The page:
BICARBONATE SUPPLEMENTATION CAN IMPROVE BUFFER CAPACITY

Sodium bicarbonate (Na-HCO3) has been used as an ergogenic aid for many years and most studies show a positive effect on performance during exhaustive exercise lasting 1 - 7 min (Linderman & Gosselink, 1994). Most studies have used acute ingestion of bicarbonate 1 - 3 h prior to competition, but since the effect of bicarbonate lasts at least 24 h, chronic ingestion over several days may be a better strategy to minimize gastrointestinal distress (Mc Naughton & Thompson, 2001). Supplementation with bicarbonate increases blood pH and bicarbonate concentrations but not in muscle, since the cell membrane is impermeable to bicarbonate. The HCO3- /CO2 system is the major buffer in extracellular fluid and the suggested ergogenic mechanism is that the efflux of lactate and hydrogen ions from muscle is accelerated. As alluded to previously, the major problem, which has limited the use of bicarbonate, is the gastrointestinal distress, including abdominal pain and diarrhea, that is associated with supplementation. The problems may be reduced if the ingestion time is prolonged and if ample volumes of water are provided (Siegler et al., 2012).

BETA-ALANINE SUPPLEMENTATION CAN IMPROVE BUFFER CAPACITY

During recent years beta-alanine supplementation has been used to increase muscle buffer capacity and high-intensity exercise performance. The basic idea put forward by Roger Harris and colleagues was that the formation of muscle carnosine, which is a naturally existing dipeptide with ideal buffering properties, is limited by the availability of beta-alanine (Hill et al., 2007; Sale et al., 2010). Muscle carnosine accounts for about 7% of muscle buffering, and the higher concentration in more fast-twitch glycolytic fibers is consistent with a functional role as a buffer. This is further stressed by the extremely high content of carnosine in animals specialized in anaerobic work (e.g., whales) (Abe, 2000). Oral supplementation with beta-alanine for 10 weeks has been shown to double muscle carnosine content (Hill et al., 2007) and assuming a 7% increase in muscle buffering one would expect a ~5% increase in anaerobic capacity. Several studies have documented that beta-alanine supplementation can improve performance during HIE especially during exhaustive exercise lasting between 1 - 4 min (Hill et al., 2007; Hobson et al., 2012). It should also be mentioned that the intake should be divided into at least four doses during the day to minimize side effects, which can include a significant skin flushing and tingling sensation (‘paresthesia’), and optimize loading.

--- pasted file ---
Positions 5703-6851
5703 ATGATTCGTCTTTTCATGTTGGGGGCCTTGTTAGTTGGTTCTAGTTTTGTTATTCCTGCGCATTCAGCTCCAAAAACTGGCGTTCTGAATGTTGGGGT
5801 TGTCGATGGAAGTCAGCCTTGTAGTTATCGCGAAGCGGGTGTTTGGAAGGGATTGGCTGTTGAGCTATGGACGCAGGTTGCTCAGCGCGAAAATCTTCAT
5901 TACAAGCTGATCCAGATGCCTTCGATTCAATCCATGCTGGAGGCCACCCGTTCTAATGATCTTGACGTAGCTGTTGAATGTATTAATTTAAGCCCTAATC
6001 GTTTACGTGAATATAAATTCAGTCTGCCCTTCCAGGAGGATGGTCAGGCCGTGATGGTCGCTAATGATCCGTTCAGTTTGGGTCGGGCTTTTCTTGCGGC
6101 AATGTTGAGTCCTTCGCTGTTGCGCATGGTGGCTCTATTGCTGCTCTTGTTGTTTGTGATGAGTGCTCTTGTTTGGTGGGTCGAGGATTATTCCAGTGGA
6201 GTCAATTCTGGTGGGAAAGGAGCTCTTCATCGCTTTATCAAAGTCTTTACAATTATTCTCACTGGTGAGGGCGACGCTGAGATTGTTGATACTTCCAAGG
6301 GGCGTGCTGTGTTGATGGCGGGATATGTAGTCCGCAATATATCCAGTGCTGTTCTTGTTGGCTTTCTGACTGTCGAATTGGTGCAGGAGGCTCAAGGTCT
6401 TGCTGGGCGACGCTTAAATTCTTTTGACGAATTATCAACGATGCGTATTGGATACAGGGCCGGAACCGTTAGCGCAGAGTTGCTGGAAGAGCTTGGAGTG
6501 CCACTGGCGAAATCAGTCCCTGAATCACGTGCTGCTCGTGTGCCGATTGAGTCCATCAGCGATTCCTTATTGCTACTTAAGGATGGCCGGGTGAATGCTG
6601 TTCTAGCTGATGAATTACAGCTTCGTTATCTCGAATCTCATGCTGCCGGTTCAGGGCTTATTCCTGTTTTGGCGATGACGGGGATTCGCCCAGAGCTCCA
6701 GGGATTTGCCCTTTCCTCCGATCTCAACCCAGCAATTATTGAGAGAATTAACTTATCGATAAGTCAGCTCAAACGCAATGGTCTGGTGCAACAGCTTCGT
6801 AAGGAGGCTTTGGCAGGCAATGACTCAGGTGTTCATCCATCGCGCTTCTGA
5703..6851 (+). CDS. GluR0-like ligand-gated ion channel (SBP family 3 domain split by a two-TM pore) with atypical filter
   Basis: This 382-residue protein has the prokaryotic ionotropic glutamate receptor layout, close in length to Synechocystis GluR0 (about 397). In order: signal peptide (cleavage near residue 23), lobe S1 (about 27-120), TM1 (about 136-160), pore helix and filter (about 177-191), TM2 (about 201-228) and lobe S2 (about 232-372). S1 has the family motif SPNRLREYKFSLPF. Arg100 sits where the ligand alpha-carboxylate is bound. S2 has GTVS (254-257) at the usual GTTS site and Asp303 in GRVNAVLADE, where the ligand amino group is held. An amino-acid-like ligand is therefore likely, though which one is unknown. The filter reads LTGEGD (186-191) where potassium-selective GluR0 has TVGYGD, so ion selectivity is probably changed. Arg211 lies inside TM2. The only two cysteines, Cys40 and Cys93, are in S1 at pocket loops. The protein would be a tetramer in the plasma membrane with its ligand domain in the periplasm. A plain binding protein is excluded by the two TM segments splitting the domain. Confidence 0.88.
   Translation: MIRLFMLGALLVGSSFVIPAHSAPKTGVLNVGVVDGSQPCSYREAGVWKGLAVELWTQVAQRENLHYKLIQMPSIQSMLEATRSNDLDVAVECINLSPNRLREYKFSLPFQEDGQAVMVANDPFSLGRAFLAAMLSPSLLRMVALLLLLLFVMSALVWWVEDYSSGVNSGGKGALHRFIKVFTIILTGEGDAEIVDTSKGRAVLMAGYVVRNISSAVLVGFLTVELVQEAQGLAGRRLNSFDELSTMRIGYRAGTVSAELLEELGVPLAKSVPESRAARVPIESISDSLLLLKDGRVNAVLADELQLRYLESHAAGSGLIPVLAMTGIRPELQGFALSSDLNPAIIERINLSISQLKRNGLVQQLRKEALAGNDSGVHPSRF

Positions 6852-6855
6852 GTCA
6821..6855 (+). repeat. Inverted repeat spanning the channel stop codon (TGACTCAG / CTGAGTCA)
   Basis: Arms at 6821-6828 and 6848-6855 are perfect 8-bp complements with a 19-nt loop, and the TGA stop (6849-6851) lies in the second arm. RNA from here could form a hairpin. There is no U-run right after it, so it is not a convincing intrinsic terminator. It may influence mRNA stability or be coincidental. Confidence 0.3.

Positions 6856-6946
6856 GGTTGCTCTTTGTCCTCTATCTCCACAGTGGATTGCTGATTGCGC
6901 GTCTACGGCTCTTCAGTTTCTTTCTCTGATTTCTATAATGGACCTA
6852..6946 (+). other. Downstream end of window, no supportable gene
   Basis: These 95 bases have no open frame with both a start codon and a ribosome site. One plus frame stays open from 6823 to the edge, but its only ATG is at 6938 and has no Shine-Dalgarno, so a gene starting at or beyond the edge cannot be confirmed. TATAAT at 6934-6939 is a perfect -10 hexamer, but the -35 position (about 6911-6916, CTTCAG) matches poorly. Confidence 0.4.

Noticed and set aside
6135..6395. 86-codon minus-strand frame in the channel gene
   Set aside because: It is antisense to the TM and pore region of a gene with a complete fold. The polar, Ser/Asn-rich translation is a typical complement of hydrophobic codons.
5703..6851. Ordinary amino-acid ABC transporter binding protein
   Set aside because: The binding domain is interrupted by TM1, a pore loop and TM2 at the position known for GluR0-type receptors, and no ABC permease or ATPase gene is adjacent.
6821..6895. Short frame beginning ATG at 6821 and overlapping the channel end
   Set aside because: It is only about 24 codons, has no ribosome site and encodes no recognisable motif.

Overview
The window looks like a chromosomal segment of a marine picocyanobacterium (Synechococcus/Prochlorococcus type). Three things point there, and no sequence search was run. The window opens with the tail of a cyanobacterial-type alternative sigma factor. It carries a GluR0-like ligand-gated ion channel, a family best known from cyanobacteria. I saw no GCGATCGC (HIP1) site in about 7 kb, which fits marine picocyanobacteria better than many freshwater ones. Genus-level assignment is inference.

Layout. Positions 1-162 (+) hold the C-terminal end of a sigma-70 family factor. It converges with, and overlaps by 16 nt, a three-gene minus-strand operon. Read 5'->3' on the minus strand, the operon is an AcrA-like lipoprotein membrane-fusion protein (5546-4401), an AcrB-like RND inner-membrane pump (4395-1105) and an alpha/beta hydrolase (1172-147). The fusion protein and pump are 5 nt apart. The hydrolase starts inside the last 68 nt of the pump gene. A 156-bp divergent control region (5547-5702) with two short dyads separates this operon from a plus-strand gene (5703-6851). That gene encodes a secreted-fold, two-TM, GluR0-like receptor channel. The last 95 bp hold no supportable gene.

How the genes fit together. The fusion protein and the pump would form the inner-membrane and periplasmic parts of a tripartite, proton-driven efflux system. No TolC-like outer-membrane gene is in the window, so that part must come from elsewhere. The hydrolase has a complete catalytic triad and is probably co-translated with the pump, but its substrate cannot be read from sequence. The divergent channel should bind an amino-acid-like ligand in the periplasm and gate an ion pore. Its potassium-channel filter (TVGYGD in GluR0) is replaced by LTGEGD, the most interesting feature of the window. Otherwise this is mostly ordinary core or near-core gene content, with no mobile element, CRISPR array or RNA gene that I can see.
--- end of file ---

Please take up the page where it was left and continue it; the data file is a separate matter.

SUMMARY

High-intensity exercise performance is limited by anaerobic capacity, which can be improved by training and/or nutrition. Training can increase the contracting muscle mass through both hypertrophy (more muscle) or altered fiber/muscle recruitment (improved use of existing muscles). An increase in contracting muscle mass will increase the energy production through increases in phosphocreatine utilization, and glycolytic activity and lactate production. Training may also improve muscle buffer capacity, which is the first line of defense against lactic acidosis.

Nutritional interventions can add to training-induced improvements. Creatine loading will increase anaerobic capacity by elevating the muscle content of phosphocreatine and improving the muscle buffer capacity. Buffer capacity can also be improved through supplementation with beta-alanine and bicarbonate. The ergogenic effects of creatine, beta-alanine and bicarbonate will enable athletes to increase the training load and optimize the training adaptation, which may be as important as the direct performance effects of increased muscle anaerobic capacity and buffer capacity.